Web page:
If you have the time to bake bread by hand whenever you want and nothing prevents you from doing so, investing in a bread machine makes little sense from an economic viewpoint.

If you often purchase bread from the grocery store because you lack the time to prepare it at home, a bread machine will likely pay for itself within a few months.

Before I continue, let me add one caveat: if you purchase the cheapest bread at the grocery store, the loaves that cost about a dollar, making bread at home won’t save you any money.

Most bakers, on the other hand, consider ourselves bread aficionados. We prefer excellent breads made with natural, healthful ingredients, but they are expensive at the grocery store. That is when a bread machine can truly save you money.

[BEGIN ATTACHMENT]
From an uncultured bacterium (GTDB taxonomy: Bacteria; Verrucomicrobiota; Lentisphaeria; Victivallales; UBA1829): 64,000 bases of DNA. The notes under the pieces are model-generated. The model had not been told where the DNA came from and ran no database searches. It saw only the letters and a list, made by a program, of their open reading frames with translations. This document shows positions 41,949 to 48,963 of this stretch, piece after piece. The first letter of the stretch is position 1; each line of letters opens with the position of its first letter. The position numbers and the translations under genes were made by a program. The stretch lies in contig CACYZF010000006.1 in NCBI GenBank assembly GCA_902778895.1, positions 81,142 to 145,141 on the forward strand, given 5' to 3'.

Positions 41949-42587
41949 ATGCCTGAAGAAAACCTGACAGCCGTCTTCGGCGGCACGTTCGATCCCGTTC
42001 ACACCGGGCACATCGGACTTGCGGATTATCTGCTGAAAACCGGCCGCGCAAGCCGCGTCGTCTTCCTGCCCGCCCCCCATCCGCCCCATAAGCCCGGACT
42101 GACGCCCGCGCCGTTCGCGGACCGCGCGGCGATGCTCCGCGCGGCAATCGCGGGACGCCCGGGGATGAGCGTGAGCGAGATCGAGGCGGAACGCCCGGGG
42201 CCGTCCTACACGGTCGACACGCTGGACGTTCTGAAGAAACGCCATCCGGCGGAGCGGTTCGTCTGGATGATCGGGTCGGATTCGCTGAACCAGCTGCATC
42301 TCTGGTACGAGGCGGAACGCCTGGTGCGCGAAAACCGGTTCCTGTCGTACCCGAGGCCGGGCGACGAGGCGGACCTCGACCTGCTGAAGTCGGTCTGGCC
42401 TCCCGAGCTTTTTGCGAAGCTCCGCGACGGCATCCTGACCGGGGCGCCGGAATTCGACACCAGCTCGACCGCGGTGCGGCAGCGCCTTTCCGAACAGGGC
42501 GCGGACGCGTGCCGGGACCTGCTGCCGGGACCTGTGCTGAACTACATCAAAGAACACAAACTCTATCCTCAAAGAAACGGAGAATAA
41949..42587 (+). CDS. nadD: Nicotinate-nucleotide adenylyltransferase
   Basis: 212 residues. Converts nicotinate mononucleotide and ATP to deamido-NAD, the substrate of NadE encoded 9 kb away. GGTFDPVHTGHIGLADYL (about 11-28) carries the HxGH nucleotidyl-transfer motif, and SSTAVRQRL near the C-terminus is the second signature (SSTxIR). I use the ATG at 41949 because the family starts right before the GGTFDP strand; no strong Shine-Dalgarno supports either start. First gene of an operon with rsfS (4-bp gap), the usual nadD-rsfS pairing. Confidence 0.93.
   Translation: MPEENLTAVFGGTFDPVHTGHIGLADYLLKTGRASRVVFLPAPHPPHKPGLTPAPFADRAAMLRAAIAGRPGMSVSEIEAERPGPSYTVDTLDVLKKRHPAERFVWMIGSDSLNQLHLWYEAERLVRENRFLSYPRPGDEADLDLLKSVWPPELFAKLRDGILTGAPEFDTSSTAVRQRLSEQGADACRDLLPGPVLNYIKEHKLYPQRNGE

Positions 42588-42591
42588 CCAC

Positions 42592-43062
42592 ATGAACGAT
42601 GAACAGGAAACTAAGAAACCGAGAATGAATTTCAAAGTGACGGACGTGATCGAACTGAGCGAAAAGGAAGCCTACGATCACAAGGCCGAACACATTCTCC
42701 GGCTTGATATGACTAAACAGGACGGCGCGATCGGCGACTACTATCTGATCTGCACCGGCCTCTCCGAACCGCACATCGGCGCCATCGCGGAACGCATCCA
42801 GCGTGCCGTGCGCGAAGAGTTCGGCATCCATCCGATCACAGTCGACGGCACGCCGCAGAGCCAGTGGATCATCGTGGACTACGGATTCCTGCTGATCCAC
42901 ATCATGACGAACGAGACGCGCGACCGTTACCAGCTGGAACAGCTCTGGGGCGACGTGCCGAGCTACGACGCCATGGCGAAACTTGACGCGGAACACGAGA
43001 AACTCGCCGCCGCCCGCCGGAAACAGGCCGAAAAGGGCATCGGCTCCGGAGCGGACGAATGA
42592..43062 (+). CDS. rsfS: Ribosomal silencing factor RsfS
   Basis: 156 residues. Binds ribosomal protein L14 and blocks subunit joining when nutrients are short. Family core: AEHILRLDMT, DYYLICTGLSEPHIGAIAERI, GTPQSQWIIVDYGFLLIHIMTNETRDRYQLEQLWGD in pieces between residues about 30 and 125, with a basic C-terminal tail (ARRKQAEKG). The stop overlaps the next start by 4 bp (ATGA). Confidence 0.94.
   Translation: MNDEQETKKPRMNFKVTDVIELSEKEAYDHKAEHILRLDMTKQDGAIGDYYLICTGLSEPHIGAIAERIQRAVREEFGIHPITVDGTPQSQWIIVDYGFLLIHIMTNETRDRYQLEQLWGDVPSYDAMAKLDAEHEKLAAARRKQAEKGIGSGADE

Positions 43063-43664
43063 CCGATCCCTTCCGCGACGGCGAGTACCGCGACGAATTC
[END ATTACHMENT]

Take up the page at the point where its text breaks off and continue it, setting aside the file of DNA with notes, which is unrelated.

The raw materials are often relatively cheap, particularly if you purchase in bulk, so a bread machine will enable you to make the artisan breads of your choosing at a very low cost.

Keeping the kitchen cool in warmer months

This is very useful in the summer. Have you ever avoided making bread because you couldn’t face the notion of letting the oven heat up the house? If this is the case, a bread machine will most likely be an excellent purchase.

Most bread makers emit extremely little heat, considerably less than a traditional oven, so you may bake bread without worry all year.



Unfortunately, bread machine loaves are not usually as aesthetically beautiful as hand-formed and shaped loaves.